In one aspect of the invention, the naltrexone comprises a mixture of crystalline and non-crystalline forms. For example, the % crystallinity of the naltrexone can be at least about 10%, preferably at least about 20% (by weight) of the total naltrexone, preferably in an amount of at least about 30%, at least about 40%, at least about 50%, at least about 60% (by weight) of the total naltrexone. In one embodiment the % crystallinity of naltrexone is present in an amount between about 10% and 70%, preferably between about 30% and 50% (by weight), of the total naltrexone. In another embodiment, the % crystallinity is not 41%, 34.3%, or 35.2% of total naltrexone.

The crystalline naltrexone present in such compositions can be any crystalline form of naltrexone. Preferably the crystalline form includes naltrexone ethanolate, more preferably naltrexone ethanolate clathrate. The naltrexone ethanolate is preferably present in the crystalline form in an amount of at least about 40% by weight, more preferably in an amount of at least about 50% by weight, more preferably in an amount of about 60% by weight.

Non-crystalline naltrexone can be in the form of amorphous and/or dissolved naltrexone relative to the composition or composition matrix. By amorphous (or free amorphous) naltrexone is meant that the amorphous form exists as a separate phase, such as when present in the matrix. By dissolved naltrexone is meant drug and matrix exist as a single phase. An example of a dissolved naltrexone includes a naltrexone present in a polymeric extended release formulation wherein the naltrexone is dissolved in polymeric matrix. Such an extended release device includes that described in the exemplification below.

Thus, in one aspect of the invention, the non-crystalline naltrexone in the naltrexone composition can be from 0-100% by weight dissolved, preferably at least about 20% is dissolved, more preferably at least about 50% is dissolved, more preferably at least about 80% is dissolved. In one embodiment, substantially all of the non-crystalline form is dissolved naltrexone.

The inventions also include mixtures of the forms described herein. Thus, the inventions include, for example, naltrexone ethanolate (such as, naltrexone ethanolate clathrate) alone or in combination with one or more of the other forms described herein (in the presence, absence or substantial absence of non-crystalline (amorphous and/or dissolved) naltrexone). Such combinations can include compositions that have between 0 and 100% by weight of any particular form. The composition preferably includes naltrexone ethanolate. Preferred amounts of naltrexone ethanolate include at least about 10% by weight of total crystalline product, preferably at least about 20%, at least about 30%, at least about 40%, at least about 50%, at least about 60%, at least about 70%, at least about 80%, or at least about 90% by weight of total crystallinity. In one preferred embodiment, the naltrexone ethanolate is present in the amount of about 60%. In another embodiment, the naltrexone ethanolate is absent in the amount of about 60%. The percentages represent the fraction of crystallinity as determined by relative peak intensity of characterizing peaks.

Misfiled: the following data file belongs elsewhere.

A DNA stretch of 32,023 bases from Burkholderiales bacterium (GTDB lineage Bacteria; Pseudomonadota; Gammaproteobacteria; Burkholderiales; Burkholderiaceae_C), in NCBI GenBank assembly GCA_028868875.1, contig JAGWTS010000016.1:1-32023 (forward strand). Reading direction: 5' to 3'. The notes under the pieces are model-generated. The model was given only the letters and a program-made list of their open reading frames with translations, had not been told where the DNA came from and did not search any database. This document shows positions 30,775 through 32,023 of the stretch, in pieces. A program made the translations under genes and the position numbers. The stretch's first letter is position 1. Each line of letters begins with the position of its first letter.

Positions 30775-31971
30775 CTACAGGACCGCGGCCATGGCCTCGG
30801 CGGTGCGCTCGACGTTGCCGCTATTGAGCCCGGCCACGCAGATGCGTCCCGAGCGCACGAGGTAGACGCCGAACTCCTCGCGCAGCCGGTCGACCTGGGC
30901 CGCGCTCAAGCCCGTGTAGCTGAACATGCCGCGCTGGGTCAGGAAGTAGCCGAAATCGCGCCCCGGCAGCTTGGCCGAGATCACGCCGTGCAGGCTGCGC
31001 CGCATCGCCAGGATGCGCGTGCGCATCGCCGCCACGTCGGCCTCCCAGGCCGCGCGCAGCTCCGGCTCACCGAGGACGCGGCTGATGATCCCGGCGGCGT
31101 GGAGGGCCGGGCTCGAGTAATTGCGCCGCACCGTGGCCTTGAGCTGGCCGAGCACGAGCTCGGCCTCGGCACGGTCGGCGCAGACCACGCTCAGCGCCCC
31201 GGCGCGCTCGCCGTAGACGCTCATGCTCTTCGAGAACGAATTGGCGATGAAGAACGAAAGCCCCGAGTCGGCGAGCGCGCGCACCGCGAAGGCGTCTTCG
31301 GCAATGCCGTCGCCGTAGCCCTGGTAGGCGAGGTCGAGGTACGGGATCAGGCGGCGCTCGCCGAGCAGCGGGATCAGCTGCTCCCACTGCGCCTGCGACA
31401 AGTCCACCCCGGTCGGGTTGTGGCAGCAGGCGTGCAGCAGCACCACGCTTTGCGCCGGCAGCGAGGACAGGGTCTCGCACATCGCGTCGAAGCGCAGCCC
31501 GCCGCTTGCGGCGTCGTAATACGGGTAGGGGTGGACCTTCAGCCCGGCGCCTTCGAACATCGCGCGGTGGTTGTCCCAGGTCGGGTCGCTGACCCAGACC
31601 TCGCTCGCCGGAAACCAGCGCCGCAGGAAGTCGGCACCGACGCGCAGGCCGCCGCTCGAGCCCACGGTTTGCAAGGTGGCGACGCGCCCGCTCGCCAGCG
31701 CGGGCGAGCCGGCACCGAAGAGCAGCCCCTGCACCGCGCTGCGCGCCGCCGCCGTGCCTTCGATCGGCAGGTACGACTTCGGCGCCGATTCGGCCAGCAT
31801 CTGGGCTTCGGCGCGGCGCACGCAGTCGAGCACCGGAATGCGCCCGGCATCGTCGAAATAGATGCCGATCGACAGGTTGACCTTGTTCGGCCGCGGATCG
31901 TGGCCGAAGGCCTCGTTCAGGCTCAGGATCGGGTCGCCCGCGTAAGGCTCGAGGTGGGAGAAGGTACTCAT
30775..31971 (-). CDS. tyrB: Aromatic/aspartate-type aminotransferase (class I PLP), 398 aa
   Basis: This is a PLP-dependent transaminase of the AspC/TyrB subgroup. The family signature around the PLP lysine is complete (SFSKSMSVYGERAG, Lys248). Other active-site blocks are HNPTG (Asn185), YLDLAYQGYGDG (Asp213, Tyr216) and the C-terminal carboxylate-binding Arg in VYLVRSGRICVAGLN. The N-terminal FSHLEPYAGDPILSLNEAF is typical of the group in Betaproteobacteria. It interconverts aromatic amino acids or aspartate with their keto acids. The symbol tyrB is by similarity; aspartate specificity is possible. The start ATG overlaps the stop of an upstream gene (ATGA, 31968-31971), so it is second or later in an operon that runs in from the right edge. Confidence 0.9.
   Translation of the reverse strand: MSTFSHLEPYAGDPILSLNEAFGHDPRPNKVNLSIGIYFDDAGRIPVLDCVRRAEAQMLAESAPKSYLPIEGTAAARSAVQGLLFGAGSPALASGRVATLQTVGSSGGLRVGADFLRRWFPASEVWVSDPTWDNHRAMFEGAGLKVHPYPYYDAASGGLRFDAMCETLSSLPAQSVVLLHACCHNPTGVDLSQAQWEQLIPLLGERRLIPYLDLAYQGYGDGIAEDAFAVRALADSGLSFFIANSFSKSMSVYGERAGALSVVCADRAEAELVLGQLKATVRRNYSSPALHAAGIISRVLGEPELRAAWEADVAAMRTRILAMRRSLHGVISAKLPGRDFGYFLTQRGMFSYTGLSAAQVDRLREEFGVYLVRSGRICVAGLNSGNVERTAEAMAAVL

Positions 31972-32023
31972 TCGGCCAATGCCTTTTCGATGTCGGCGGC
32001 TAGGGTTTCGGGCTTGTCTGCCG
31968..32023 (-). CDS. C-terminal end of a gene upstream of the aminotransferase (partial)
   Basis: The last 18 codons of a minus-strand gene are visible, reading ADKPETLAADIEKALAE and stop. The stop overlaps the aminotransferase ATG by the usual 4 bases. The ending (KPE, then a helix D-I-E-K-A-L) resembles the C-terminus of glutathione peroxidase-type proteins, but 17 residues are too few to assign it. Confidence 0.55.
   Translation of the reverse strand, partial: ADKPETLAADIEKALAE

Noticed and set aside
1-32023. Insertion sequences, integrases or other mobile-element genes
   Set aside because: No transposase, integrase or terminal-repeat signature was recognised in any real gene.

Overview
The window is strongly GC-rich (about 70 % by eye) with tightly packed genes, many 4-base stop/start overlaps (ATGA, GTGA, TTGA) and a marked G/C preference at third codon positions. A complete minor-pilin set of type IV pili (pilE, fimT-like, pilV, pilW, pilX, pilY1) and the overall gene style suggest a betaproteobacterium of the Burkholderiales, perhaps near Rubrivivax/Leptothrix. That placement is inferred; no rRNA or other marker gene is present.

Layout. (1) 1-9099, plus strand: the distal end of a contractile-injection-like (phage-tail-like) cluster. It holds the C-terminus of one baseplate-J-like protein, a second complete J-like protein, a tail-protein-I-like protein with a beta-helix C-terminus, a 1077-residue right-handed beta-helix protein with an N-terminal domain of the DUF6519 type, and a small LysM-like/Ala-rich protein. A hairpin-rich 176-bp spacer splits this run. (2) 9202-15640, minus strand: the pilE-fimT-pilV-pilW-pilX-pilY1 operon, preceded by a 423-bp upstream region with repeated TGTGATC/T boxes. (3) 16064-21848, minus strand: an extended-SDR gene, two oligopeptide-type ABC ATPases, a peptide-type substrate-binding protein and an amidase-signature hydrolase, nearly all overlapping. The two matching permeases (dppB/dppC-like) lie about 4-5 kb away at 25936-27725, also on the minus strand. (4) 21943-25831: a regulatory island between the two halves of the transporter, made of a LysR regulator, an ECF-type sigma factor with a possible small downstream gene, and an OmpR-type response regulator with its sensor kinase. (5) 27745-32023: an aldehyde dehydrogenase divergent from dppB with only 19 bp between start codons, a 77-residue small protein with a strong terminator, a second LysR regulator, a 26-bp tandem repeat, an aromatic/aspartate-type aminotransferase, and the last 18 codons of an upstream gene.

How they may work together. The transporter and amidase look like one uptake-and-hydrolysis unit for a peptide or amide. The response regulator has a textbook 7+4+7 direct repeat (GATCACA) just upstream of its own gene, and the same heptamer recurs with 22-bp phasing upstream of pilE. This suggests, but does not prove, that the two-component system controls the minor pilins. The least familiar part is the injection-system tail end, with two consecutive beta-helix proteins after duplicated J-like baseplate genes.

In yet another aspect, compositions of the invention are prepared wherein the crystalline naltrexone is in the substantial absence of a polymorphic form of naltrexone selected from the group consisting of: naltrexone benzyl alcohol solvate, naltrexone monohydrate, and anhydrous naltrexone. Such compositions preferably possess naltrexone ethanolate, such as naltrexone ethanolate clathrate, in the preferred amounts described above.